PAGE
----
The International Olympic Committee (IOC) offered its full support for the IAAF decisions to ban Russia’s team from Rio Olympics on Saturday 18th June 2016.
The IOC condemned doping emphasizing that critical measures against doping will need to be laid in place ahead of the Rio Olympics.
Having final authority over the Olympics, the IOC fully supported Friday’s ruling by the Track and Field’s World Governing body to uphold the ban on Russia due to rampant doping. The IOC said that the IAAF is responsible for determining the eligibility of the athletes in international competitions such as the Olympic Games. The committee also noted that the IAAF is also in charge of determining the track and field the athletes are qualified to compete at the games.
The firm stance by the IOC regarding the ban seemed to eliminate any chance of the IOC to amend the ruling. This is in spite of the speculation that the IOC could try to strike a compromise that would lead to the Russians who have not violated the anti-doping act competing in the Rio de Janeiro Olympics.
The acceptance of the IAFF’s decision and Jurisdiction over Russian athletes candidly indicated that the IOC will not interfere. Apparently, Russia’s recourse against the Federations Jurisdiction remains the Court of Arbitration for Sport.
The International Olympics Committee Vice President, John Coates, said that he didn’t think that the IOC would propose a compromise over the IAAF ruling. According to John, he would be very surprised because “It’s an international federation’s right to suspend a national federation and I don’t think we would overturn that at all.”
Head of the Russian Olympic Committee, Alexander Zhukov, said that there is barely any hope of canceling the IAAF’s decision.
Russian President, Vladimir Putin, condemned the IAAF’s decision terming it a ‘collective unfair punishment’.
Clemens Prokop, German’s track, and field federation president applauded the IAAF’s decision. He commended the IAAF saying that this ‘can only be a start and not the end of a worldwide struggle against doping.’ He recommended the expulsion of the entire Russian athlete’s team.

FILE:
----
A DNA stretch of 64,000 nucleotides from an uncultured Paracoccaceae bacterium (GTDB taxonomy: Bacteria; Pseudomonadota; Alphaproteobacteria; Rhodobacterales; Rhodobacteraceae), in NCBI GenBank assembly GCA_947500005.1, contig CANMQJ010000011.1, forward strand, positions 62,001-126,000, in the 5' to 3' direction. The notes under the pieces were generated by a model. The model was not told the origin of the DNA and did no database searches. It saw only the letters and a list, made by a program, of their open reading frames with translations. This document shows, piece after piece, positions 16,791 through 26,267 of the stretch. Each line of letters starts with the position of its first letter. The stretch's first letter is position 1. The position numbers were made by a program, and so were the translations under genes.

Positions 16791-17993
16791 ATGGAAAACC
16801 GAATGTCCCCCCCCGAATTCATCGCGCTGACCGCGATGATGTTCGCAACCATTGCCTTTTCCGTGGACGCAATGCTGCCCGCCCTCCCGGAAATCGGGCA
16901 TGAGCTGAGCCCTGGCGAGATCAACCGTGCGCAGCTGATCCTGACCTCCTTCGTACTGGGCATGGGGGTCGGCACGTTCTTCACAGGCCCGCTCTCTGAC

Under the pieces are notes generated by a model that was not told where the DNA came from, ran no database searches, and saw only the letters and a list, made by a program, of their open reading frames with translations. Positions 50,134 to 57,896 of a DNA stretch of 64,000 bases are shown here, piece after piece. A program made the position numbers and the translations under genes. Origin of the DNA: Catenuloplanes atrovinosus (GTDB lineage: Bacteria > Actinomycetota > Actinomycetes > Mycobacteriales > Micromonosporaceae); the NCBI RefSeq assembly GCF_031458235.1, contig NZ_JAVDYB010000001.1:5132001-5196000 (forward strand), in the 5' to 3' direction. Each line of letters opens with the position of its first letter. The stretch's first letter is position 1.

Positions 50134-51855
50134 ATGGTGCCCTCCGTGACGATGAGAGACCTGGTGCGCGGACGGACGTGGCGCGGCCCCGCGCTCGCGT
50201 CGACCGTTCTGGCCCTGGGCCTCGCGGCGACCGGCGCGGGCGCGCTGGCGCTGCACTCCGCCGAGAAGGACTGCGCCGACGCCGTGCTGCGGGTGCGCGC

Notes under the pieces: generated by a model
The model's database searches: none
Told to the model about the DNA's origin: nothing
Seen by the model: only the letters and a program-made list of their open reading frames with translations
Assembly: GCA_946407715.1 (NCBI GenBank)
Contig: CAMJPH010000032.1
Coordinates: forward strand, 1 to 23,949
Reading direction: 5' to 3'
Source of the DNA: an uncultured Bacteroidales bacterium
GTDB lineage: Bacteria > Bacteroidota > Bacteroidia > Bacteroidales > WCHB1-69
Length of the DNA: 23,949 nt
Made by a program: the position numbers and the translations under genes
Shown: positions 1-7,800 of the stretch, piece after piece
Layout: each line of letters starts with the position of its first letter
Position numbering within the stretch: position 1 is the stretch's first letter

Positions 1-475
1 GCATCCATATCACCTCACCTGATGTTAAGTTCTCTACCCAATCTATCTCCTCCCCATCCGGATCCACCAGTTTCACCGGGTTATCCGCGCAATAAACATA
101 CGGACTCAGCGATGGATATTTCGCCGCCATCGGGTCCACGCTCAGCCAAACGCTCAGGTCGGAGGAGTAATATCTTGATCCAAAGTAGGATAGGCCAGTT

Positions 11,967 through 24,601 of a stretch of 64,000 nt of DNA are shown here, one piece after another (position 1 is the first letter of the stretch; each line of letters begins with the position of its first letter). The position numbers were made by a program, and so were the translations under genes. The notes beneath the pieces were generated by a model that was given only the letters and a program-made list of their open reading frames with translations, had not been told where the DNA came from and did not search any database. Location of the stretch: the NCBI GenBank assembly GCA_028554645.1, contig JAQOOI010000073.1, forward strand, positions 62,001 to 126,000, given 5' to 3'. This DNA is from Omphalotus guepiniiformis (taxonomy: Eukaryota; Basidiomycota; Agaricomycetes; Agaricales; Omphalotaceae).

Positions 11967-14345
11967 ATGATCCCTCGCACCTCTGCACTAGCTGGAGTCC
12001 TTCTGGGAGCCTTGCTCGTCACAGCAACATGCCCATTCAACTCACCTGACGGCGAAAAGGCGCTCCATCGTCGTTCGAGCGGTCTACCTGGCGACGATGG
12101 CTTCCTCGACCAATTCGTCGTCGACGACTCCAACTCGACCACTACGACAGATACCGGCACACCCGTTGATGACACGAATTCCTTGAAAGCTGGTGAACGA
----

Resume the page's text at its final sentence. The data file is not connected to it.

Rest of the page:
The statement by IOC seemed to fuel further sanctions against the Russian team and other athletes who will compete at Rio Olympics.
The IOC has proposed stern anti-doping measures to ascertain a level playing ground for the athletes participating in the Rio de Janeiro Olympics. This statement was issued soon after a teleconference meeting of the International Olympics Committee executive board.
This came only three days to the summit of the sports leaders summoned by IOC. The summit seeks to address eligibility issue for the games. It will also look into the difficult decision between individual justice and collective responsibility.
There is, however, a slight window that would allow individual Russian athletes who are untainted by doping and have been subject to valid doping testing in other countries other than Russia, to compete in Rio Olympics. The IAAF notes that these would be very few and would be qualified to participate individually and not as Russia.
Russia’s track federation insists on the rights of the untainted athletes to compete claiming that they will certainly come back to the international arena.